Internet providers in Wyoming say more people stuck at home because of coronavirus prevention efforts has meant a surge of work, as well as giving them and policy makers an even better idea of the number of Wyomingites with, or without, a broadband connection at home.
At the same time, parents now forced to work from home – usually at the same time children need to be online for school work or are otherwise busy using their devices – have put a strain on home internet speeds.
That’s all in a state that is among the worst for access to broadband internet connections, which brings with them speeds providers say are needed or helpful – especially when customers are demanding more at once from their internet because more people are stuck inside their homes to help combat the spread of COVID-19.
The increasing demand has resulted in some internet providers in Wyoming being flooded with requests for new internet connections or requests to upgrade service. Providers have also done what they can to increase their capacity to offer increased speeds to customers.
“We’re seeing a lot of activity right now. The workload is crazy,” said Brian Worthen, CEO and one of the owners of Gillette-based Visionary Broadband. “It’s an unprecedented situation, but we’re all encountering it, not just one or two providers. It’s every provider.”
Visionary Broadband provides service in 94 Wyoming communities, as well as Washington, Colorado and Montana. Some of Visionary Broadband’s work crews have been logging seven day workweeks to keep up with demand, Worthen said.
Other providers in the state have said they’ve been similarly busy, said Ryan Kudera, Wyoming broadband manager for the Wyoming Business Council. Some companies, he said, have told him that they’ve seen their installation and service calls jump by as much as four times their usual levels.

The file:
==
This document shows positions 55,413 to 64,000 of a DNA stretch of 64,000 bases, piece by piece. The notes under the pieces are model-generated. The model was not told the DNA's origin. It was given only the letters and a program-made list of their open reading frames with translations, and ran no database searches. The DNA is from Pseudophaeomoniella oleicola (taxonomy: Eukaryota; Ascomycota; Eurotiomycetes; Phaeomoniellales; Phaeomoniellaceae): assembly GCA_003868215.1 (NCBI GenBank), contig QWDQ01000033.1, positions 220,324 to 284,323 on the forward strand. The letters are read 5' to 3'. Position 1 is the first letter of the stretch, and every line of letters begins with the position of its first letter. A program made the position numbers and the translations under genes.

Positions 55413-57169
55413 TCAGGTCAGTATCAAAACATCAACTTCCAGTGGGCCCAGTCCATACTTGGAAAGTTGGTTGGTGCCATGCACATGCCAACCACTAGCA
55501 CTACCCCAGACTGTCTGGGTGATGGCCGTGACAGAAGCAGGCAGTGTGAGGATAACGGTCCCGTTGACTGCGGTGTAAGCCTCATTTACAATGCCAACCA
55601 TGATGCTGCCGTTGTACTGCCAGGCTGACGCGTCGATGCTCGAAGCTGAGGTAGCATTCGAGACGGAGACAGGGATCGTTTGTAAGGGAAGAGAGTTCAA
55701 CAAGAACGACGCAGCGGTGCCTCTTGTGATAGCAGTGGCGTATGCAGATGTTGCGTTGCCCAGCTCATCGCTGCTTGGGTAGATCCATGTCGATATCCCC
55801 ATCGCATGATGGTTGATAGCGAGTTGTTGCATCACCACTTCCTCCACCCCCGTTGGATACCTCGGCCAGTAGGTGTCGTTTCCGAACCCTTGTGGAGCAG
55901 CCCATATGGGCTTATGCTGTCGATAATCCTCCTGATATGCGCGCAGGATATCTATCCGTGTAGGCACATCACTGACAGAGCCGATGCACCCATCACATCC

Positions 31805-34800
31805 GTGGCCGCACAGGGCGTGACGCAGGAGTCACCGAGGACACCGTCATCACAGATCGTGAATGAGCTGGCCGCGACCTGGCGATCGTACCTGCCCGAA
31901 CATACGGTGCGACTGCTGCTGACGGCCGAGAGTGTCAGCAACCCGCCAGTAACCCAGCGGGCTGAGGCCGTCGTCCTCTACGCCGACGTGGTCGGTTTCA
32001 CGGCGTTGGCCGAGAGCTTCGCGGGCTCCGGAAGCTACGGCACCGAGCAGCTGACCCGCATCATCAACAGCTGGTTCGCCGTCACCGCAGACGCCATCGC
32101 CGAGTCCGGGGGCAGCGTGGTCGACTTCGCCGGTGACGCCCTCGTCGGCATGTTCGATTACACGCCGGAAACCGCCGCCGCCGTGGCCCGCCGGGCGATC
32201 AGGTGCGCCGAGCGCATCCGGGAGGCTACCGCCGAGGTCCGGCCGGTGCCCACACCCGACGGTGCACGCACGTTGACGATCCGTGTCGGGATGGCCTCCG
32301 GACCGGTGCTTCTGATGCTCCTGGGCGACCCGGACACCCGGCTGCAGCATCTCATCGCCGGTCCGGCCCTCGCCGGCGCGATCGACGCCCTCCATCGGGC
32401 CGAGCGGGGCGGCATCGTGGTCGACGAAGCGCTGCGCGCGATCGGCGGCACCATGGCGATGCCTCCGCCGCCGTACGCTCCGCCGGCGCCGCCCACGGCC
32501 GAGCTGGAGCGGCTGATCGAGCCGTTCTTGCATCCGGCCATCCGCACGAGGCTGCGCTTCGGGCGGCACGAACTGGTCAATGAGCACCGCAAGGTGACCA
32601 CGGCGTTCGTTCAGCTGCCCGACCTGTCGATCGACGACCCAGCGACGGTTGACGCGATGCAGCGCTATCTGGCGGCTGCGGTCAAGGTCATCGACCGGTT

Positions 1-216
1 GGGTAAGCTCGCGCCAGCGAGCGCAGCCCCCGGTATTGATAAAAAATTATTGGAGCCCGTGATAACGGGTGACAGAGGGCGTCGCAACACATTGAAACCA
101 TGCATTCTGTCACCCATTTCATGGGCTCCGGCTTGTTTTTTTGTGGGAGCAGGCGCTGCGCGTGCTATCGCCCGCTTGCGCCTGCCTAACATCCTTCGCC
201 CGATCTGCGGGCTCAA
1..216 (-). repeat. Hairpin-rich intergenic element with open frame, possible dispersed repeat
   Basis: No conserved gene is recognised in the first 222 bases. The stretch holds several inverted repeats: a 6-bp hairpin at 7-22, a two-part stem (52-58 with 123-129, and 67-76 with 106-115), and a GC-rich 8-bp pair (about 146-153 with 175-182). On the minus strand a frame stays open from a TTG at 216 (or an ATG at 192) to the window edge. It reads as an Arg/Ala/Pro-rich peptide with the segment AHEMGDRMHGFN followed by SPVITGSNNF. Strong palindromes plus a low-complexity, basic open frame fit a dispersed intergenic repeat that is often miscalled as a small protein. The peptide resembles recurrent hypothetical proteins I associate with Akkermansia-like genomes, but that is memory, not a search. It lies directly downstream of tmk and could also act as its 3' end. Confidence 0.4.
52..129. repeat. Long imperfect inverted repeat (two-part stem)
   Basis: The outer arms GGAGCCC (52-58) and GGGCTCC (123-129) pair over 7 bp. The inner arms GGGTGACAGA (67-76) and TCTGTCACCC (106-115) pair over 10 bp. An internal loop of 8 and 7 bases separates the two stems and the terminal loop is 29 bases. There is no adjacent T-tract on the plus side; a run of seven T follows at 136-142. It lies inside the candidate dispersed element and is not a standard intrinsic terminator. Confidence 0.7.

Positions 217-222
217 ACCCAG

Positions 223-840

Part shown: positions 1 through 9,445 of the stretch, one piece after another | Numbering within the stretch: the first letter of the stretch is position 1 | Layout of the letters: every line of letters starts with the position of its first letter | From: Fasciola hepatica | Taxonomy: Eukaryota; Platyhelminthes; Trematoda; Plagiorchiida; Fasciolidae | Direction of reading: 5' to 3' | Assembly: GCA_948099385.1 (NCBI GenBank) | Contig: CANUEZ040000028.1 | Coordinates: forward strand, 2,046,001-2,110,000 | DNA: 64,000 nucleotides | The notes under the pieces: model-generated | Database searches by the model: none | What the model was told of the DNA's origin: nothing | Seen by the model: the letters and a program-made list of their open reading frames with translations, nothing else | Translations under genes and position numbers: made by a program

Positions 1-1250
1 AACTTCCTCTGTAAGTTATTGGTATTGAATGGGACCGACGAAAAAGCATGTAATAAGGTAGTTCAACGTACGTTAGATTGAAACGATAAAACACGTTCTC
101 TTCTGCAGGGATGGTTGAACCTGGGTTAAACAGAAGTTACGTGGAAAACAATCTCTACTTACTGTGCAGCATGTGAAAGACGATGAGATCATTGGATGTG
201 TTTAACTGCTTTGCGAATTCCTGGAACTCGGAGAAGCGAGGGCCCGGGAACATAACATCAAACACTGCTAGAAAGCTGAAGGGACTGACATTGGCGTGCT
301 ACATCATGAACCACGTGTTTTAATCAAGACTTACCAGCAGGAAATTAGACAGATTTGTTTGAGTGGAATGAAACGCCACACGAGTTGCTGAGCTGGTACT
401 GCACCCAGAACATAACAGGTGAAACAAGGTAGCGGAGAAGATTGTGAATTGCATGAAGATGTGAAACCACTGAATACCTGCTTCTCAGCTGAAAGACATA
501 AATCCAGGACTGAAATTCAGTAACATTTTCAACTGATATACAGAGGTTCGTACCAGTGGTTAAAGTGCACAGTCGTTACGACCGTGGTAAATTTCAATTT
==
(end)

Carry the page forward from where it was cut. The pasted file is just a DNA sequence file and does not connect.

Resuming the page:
Despite the increase in usage and changes in use habits, like needing a speedy upload connection for work or school projects, providers have said service interruptions or outages have been minimal lately, according to Kudera.
Providers and their employees have also had to adjust how they work to protect customers and prevent spreading the coronavirus, providers said. That means limiting face-to-face interaction with customers by not going into homes and having customers complete all paperwork online.
For Patrick Lawson, executive manager of Wind River Tribal Industries, which operates Wind River Internet, the emphasis on protecting customers and not spreading the illness even prompted the company to buy a 3-D printer to make its own personal protective equipment like masks.
The Federal Communications Commission has also asked providers to take a number of steps, including not shutting off service to businesses or homes that can’t pay their bills due to the coronavirus’ economic fallout and providing Wi-Fi hot spots to those who may need them.
Kudera said many providers in the state have signed on to the pledge, increasing speeds for free to workers like teachers or increasing the number of free, public hot spots, for example.
“Wyoming providers have really stepped up and (are) helping the communities,” Kudera, the Wyoming broadband manager, said. “Everybody’s just kind of hanging in there and keeping things going.”